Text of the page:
4. Form XX of the Tamil Nadu General Sales Tax Rules cannot be relied on to the exclusion of the other documents, particularly the docu- ments disclosing the facts referred to above and in form XX the petitioner happened to figure both as a seller and a buyer only because the growers who supplied sugarcane were not dealers and could not get themselves registered as dealers.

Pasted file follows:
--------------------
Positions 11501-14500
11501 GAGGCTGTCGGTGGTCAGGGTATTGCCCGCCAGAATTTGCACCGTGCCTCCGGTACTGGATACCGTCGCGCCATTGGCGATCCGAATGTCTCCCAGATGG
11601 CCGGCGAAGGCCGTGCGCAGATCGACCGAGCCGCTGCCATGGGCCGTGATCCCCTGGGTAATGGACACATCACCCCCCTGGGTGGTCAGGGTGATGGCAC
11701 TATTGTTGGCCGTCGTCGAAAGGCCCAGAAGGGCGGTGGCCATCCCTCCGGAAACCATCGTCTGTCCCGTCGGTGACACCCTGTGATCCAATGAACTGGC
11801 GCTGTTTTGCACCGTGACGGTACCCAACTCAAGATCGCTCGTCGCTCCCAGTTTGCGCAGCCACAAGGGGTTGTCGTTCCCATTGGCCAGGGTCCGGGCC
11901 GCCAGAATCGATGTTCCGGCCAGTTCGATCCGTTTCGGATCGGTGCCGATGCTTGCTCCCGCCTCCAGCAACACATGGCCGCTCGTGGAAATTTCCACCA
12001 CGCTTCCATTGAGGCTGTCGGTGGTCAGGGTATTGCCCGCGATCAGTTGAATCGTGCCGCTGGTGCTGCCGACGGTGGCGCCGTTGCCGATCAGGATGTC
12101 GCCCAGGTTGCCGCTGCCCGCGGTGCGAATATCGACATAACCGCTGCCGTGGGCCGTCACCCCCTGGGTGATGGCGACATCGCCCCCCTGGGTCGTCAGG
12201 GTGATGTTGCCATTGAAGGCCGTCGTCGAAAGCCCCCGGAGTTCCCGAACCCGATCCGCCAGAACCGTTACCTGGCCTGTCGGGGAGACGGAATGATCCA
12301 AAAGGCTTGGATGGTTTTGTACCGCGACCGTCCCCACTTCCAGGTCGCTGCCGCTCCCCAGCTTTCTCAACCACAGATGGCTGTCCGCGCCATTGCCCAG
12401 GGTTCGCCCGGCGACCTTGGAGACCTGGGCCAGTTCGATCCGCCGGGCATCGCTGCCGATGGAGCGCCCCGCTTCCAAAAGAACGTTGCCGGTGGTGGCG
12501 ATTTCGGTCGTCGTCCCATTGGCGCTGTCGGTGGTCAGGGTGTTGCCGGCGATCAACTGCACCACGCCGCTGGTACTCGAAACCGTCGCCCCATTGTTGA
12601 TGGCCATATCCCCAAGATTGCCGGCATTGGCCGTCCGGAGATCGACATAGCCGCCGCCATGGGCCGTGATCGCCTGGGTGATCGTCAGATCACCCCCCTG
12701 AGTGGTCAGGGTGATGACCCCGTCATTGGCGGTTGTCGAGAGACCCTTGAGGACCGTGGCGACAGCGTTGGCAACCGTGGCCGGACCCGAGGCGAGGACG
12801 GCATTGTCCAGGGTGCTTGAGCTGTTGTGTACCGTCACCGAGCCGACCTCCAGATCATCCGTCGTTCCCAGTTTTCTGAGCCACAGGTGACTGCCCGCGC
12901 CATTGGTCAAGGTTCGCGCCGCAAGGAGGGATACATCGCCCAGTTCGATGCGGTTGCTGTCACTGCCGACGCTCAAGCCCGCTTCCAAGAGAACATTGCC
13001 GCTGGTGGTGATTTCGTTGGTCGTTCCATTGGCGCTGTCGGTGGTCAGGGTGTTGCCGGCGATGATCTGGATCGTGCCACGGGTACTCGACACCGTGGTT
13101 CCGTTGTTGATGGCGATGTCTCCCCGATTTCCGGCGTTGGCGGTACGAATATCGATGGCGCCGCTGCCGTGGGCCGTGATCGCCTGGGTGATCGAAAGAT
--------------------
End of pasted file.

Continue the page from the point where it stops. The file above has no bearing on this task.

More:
4. We are of the opinion that none of these factors pose an insurmount- able difficulty to the authorities holding that sales in the present case took place within the State of Tamil Nadu. As we pointed out already there was no dispute about the fact that the petitioner has opened offices at Coimbatore and Pollachi and at those offices the cane inspectors of the petitioner were functioning. Equally, it is not disputed that they had visited the fields and inspected the sugarcane. Mr. Sastri was even prepared to assume that they had taken delivery of the sugarcane from the growers from the fields themselves. Notwithstanding this, the argument is that taking of such delivery by the cane inspectors of the petitioner must be taken to have been only on behalf of the growers in view of the terms contained in the contract to the effect that the sugarcane should be delivered only at the factory site at Kerala. We are of the opinion that the fact that the written contract entered into between the parties provid- ed for the growers supplying sugarcane at the factory site in Kerala did not in any way preclude them from coming to an understanding that in respect of the very same sugarcane contracted for, the petitioner can take delivery in the fields themselves and transport them to Kerala at its own cost and deduct the cost of transportation charges from the price payable to the growers at the rate contracted for. It is exactly this finding which has been arrived at by the authorities below. None of them has over- looked the fact that the contract did actually provide for the supply of sugarcane at the factory site and all that they held was that such a stipu- lation was not observed by the parties and they have followed an altered mode under which the petitioner itself took delivery of the sugarcane from the fields where they were grown and, subsequently, transported the same to the factory site in Kerala. We are unable to see anything un- natural in this process either. Naturally, the petitioner who has contracted for obtaining the sugarcane from the growers under the permission grant- ed by the Government of Tamil Nadu was anxious to secure the required quantity and was equally eager to see that that quantity was not diverted to other persons. That is the reason why the petitioner took care to take delivery of the sugarcane at the fields themselves so that once it had taken delivery of the same there would be no chance of the sugarcane escaping its hands and reaching the hands of other people. Therefore, we are unable to see anything unnatural or artificial in this arrangement arrived at between the parties for the purpose of the petitioner securing the sugar- cane which it bargained for. There is undoubtedly form XX which clearly and indisputably shows that it was the petitioner who was the consignor as well as the consignee and it was the petitioner who was shown as the seller as well as the buyer. There is no dispute about the fact that such a form was obtained by the petitioner itself. If the entries contained in that form are wrong it is for the petitioner to establish the same and, in this case, apart from relying on the terms of the contract and the specimen bills in which the cost of transportation is deducted from the price of sugarcane payable to the growers, no other material was placed to show that such entries were not correct. Under these circumstances, we are unable to hold that the sales in the present case constituted inter-State sales and did not constitute local sales.